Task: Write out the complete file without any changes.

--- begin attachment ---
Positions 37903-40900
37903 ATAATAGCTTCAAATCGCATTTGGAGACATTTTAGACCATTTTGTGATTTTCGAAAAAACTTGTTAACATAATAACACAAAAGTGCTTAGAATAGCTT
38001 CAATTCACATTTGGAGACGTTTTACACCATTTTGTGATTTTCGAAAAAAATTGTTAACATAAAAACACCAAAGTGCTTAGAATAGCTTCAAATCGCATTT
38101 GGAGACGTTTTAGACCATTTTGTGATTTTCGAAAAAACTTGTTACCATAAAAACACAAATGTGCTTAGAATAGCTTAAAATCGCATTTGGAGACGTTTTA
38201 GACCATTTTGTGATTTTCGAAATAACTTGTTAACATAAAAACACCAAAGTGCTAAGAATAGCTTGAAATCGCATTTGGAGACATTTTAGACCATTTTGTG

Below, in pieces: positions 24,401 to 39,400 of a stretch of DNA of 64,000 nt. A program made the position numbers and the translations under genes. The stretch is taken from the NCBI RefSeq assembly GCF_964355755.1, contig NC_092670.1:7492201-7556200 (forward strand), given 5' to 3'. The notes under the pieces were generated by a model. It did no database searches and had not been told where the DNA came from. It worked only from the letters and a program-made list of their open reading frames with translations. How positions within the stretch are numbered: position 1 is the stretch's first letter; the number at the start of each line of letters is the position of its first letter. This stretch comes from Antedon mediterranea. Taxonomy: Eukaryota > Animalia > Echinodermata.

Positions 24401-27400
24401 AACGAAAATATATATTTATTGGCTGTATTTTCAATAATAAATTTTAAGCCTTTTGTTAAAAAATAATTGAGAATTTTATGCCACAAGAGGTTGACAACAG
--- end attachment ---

Positions 37903-40900
37903 ATAATAGCTTCAAATCGCATTTGGAGACATTTTAGACCATTTTGTGATTTTCGAAAAAACTTGTTAACATAATAACACAAAAGTGCTTAGAATAGCTT
38001 CAATTCACATTTGGAGACGTTTTACACCATTTTGTGATTTTCGAAAAAAATTGTTAACATAAAAACACCAAAGTGCTTAGAATAGCTTCAAATCGCATTT
38101 GGAGACGTTTTAGACCATTTTGTGATTTTCGAAAAAACTTGTTACCATAAAAACACAAATGTGCTTAGAATAGCTTAAAATCGCATTTGGAGACGTTTTA
38201 GACCATTTTGTGATTTTCGAAATAACTTGTTAACATAAAAACACCAAAGTGCTAAGAATAGCTTGAAATCGCATTTGGAGACATTTTAGACCATTTTGTG

Below, in pieces: positions 24,401 to 39,400 of a stretch of DNA of 64,000 nt. A program made the position numbers and the translations under genes. The stretch is taken from the NCBI RefSeq assembly GCF_964355755.1, contig NC_092670.1:7492201-7556200 (forward strand), given 5' to 3'. The notes under the pieces were generated by a model. It did no database searches and had not been told where the DNA came from. It worked only from the letters and a program-made list of their open reading frames with translations. How positions within the stretch are numbered: position 1 is the stretch's first letter; the number at the start of each line of letters is the position of its first letter. This stretch comes from Antedon mediterranea. Taxonomy: Eukaryota > Animalia > Echinodermata.

Positions 24401-27400
24401 AACGAAAATATATATTTATTGGCTGTATTTTCAATAATAAATTTTAAGCCTTTTGTTAAAAAATAATTGAGAATTTTATGCCACAAGAGGTTGACAACAG